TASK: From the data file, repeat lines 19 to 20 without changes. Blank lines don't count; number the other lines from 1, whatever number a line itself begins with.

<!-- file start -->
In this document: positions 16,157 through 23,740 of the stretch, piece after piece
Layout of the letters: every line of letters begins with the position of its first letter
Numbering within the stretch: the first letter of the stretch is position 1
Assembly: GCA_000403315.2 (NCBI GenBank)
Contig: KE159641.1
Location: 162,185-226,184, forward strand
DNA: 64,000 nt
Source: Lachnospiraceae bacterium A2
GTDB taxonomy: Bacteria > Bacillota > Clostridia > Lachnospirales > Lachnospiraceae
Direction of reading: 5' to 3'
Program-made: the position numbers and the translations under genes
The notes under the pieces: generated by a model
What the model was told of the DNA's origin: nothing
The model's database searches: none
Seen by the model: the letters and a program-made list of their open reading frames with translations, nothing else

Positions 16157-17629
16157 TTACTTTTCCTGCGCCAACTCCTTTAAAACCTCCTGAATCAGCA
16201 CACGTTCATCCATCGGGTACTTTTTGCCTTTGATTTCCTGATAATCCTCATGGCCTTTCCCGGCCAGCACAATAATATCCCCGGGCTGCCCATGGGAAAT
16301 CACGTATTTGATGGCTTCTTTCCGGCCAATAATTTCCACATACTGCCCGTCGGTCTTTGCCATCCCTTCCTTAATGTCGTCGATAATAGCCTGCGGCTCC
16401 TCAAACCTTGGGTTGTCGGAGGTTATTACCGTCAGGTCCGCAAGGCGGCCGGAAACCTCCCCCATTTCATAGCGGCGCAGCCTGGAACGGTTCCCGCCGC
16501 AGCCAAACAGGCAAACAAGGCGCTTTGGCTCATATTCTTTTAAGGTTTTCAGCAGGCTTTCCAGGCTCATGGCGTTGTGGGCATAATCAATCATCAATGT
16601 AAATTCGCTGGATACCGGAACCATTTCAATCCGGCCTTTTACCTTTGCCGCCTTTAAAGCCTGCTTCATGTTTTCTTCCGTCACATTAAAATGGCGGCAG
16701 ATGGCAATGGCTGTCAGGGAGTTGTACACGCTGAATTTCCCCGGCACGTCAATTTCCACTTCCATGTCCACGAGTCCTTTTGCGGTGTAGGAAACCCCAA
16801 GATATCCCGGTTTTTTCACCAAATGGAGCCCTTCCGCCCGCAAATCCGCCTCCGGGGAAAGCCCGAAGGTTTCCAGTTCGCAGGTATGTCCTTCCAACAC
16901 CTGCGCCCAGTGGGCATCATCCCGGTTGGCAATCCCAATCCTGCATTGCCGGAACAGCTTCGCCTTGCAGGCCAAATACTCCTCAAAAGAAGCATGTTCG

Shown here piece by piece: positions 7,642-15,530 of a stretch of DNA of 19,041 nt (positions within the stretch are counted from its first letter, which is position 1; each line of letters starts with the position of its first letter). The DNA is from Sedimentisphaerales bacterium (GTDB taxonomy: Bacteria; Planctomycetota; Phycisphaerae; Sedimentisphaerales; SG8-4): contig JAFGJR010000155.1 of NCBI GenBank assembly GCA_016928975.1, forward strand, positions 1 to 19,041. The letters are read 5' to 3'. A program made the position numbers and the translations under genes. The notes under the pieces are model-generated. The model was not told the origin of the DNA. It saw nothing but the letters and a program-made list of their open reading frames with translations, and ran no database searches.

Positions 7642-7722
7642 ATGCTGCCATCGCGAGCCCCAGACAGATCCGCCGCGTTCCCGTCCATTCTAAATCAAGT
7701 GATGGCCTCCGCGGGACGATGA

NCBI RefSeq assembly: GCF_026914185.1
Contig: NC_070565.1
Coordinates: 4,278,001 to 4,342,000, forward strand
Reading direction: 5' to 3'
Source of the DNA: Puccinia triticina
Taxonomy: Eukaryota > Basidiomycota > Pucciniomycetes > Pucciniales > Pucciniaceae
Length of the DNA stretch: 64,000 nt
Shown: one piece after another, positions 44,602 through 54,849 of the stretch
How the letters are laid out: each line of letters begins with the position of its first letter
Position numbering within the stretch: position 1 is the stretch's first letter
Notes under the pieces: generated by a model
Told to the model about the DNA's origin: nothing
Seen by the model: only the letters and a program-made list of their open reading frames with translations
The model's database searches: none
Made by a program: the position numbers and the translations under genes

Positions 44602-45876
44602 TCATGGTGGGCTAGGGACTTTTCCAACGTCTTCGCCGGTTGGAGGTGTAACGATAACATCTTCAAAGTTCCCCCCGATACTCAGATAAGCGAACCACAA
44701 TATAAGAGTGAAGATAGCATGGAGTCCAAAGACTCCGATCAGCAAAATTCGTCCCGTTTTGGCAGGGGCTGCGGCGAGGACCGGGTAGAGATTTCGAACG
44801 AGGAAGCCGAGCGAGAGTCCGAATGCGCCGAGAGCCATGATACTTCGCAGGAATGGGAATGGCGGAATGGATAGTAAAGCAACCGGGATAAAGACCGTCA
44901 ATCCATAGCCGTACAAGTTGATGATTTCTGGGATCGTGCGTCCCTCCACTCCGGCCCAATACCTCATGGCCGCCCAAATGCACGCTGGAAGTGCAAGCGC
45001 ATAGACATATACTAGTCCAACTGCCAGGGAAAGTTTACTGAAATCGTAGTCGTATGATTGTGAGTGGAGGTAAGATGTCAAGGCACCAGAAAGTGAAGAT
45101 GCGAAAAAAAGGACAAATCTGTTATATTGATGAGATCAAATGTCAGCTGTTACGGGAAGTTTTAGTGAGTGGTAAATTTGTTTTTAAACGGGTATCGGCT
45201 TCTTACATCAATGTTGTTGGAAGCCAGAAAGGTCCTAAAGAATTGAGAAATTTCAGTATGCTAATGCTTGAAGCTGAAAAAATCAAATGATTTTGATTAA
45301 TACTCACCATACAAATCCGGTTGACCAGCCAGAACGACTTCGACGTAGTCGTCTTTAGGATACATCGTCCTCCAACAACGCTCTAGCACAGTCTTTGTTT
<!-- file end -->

16301 CACGTATTTGATGGCTTCTTTCCGGCCAATAATTTCCACATACTGCCCGTCGGTCTTTGCCATCCCTTCCTTAATGTCGTCGATAATAGCCTGCGGCTCC
16401 TCAAACCTTGGGTTGTCGGAGGTTATTACCGTCAGGTCCGCAAGGCGGCCGGAAACCTCCCCCATTTCATAGCGGCGCAGCCTGGAACGGTTCCCGCCGC